We all enjoy our sweaty sessions in the gym, whether it’s a hardcore HIIT workout, hours spent on a treadmill, a spin class or time spent behind bars lifting or pushing “heavy”. However, in the greater scheme of our overall energy expenditure (calorie burning), for most of us that time is a very small amount of the total hours in our day, week, month or year…
When it comes to looking into our overall activity (and therefore calories burned) with respect to weight loss, we need to look at the time we spend moving away from our favourite exercises in the gym. Calorie burning away from specific exercise is known as “Non Exercise Activity Thermogenesis”, or NEAT for short. NEAT happens all the time and contributes a large part to our overall calorie burning (energy expenditure) during the day. Things like walking, gardening, doing household chores, chasing around after the kids, even *ahem* sex are all examples of NEAT activities. Not just that, but subconscious movements like jiggling your legs when sat at your desk are NEAT actions.
Whilst one could try and track all these NEAT activities, this would be truly a mammoth task and so we generally stick to just one measure that is relatively easy to track, namely how many steps that we manage to take every day. Given that we all have step counters on our phones or smart watches this is an easy win.
Studies have shown that achieving a daily step count of 10,000 steps has a positive impact on a number of health factors when compared against more sedentary individuals. The top benefits of boosting NEAT through doing 10,000 steps/day are:
Walking 10,000 steps/day is a distance of approximately 5 miles. The amount of calories burned doing these 10,000 steps will vary depending on how much you weigh and the speed that you walk at. The below table outlines the approximate calories burned, walking at an average speed of 3 mph for a range of body weights:
Regular walking helps your body know when it’s time to be active and when it’s time to settle in for rest. Research reported by Johns Hopkins Center for Sleep shows there is solid evidence that exercise does help you fall asleep more quickly and improves sleep quality. In fact, the research showed that 30 minutes of moderate aerobic exercise – like walking – can help you fall asleep more quickly and improve the quality of that night’s sleep.
According to the National Sleep Foundation, the rise in body temperature when you walk sends a signal to your brain to decrease your body temperature later in the day, promoting sleep.
Mentalheath.org.uk quotes that “Physical exercise can be very effective in relieving stress”. Research on employed adults has found that highly active individuals tend to have lower stress rates compared to individuals who are less active. It improves self-perception and self-esteem, mood and sleep quality, and it reduces stress, anxiety and fatigue. Physically active people have up to a 30% reduced risk of becoming depressed, and staying active helps those who are depressed recover. In older people, staying active can improve cognitive function, memory, attention and processing speed, and reduce the risk of cognitive decline and dementia.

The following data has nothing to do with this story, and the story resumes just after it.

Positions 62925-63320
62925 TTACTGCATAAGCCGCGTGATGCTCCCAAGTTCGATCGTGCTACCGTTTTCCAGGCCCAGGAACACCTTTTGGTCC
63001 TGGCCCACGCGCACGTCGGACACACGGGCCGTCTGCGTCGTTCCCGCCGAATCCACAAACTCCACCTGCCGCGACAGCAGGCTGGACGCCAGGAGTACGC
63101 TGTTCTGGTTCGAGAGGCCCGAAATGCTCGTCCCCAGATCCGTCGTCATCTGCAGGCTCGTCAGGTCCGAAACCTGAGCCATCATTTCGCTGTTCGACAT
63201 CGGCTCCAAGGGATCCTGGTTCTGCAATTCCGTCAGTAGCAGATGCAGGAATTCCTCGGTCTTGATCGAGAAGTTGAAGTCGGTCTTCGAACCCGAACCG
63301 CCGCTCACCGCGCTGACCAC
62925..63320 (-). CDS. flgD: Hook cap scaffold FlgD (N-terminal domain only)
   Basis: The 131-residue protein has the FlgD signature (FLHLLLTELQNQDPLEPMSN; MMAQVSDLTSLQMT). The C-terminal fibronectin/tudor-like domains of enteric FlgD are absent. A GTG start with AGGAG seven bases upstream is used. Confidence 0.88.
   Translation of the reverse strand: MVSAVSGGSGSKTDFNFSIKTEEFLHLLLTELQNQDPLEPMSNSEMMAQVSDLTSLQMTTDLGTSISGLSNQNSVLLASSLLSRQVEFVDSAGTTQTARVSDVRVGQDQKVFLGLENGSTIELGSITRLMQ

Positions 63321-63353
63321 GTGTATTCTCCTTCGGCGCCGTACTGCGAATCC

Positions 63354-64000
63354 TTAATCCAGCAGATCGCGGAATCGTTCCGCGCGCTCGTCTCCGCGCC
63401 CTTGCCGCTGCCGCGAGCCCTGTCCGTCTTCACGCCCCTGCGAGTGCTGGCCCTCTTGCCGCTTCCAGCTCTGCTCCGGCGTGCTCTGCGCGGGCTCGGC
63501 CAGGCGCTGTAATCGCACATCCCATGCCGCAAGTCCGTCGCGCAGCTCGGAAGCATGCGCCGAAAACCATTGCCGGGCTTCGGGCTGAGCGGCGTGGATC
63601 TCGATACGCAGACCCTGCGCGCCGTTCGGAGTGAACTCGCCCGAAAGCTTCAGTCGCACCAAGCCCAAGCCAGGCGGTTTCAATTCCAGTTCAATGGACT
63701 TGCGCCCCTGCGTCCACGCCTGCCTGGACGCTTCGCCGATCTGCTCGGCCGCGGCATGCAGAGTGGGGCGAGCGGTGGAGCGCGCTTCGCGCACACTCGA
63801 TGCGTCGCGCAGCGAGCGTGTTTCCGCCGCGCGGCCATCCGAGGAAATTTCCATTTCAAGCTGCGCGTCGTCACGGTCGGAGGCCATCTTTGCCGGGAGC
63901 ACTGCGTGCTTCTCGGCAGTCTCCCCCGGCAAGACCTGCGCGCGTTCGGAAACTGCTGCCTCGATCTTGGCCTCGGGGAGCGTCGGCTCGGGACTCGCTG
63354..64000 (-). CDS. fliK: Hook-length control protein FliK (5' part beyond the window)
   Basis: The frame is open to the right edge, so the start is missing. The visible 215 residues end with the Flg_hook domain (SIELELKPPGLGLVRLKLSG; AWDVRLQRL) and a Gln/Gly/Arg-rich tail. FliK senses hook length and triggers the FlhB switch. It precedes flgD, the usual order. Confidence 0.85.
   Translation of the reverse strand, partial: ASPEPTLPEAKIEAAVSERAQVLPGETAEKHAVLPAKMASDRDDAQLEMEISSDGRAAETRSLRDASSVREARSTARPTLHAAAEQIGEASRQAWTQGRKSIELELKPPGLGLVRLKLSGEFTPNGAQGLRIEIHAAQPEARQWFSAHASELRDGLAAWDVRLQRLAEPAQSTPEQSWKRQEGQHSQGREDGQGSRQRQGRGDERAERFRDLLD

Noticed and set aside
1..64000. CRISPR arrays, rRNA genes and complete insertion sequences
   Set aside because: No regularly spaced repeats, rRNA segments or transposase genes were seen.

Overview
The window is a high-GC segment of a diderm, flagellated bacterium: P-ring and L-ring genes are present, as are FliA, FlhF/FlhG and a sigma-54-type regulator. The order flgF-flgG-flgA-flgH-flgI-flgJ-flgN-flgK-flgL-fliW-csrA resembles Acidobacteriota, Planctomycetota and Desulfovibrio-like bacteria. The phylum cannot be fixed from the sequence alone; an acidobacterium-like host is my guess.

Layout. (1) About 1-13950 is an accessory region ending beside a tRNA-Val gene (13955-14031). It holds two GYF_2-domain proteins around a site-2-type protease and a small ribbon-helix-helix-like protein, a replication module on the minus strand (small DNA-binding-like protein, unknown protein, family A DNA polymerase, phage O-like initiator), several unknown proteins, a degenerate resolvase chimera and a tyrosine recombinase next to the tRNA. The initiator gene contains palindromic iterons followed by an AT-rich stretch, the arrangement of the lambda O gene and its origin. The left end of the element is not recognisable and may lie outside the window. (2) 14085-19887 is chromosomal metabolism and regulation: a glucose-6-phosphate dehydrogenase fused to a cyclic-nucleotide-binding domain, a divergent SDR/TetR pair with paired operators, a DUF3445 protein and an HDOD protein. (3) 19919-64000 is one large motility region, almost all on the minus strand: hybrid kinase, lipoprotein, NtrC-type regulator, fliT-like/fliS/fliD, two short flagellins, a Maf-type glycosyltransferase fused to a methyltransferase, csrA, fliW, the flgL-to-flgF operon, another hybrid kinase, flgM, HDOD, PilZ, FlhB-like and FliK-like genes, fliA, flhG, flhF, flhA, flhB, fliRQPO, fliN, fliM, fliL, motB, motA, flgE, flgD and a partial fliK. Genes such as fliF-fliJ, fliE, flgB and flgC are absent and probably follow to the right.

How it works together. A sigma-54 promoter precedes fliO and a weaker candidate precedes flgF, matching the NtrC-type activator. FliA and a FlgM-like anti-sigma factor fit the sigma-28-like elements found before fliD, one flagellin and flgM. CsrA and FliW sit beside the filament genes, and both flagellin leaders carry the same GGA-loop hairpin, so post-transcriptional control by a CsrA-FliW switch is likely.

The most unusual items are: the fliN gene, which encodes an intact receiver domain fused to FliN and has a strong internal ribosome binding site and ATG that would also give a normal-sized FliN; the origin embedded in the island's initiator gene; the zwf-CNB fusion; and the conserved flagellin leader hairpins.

By increasing the amount of physical activity you do your heart will become stronger. The stronger your heart is the more blood it can pump for less effort. Because a lower effort is needed to pump blood around your body, the forces exerted against your artery walls are lower and so your blood pressure (a measure of the force exerted against you arterial walls) drops. Lower blood pressure results in a reduction in the risk factors associated with Cardiovascular disease.
Cardiovascular disease covers a number of problems such as angina, heart attack, heart failure, stroke and TIAs. Being inactive, having a poor diet, diabetes or even a family history of CVD are all risk factors taken into account. The good news is that walking has been shown to have a positive impact on all of these risk factors. For example, exercise promotes weight reduction and can help reduce blood pressure (see above). Exercise can reduce “bad” cholesterol levels in the blood (the low-density lipoprotein [LDL] level), as well as total cholesterol, and can raise the “good” cholesterol (the high-density lipoprotein level [HDL]). In diabetic patients, regular activity favourably affects the body’s ability to use insulin to control glucose levels in the blood. These changes, if consistently applied, mean a lower risk of suffering from CVD.
So, what are you waiting for, pop those trainers on and get out for a brisk walk.
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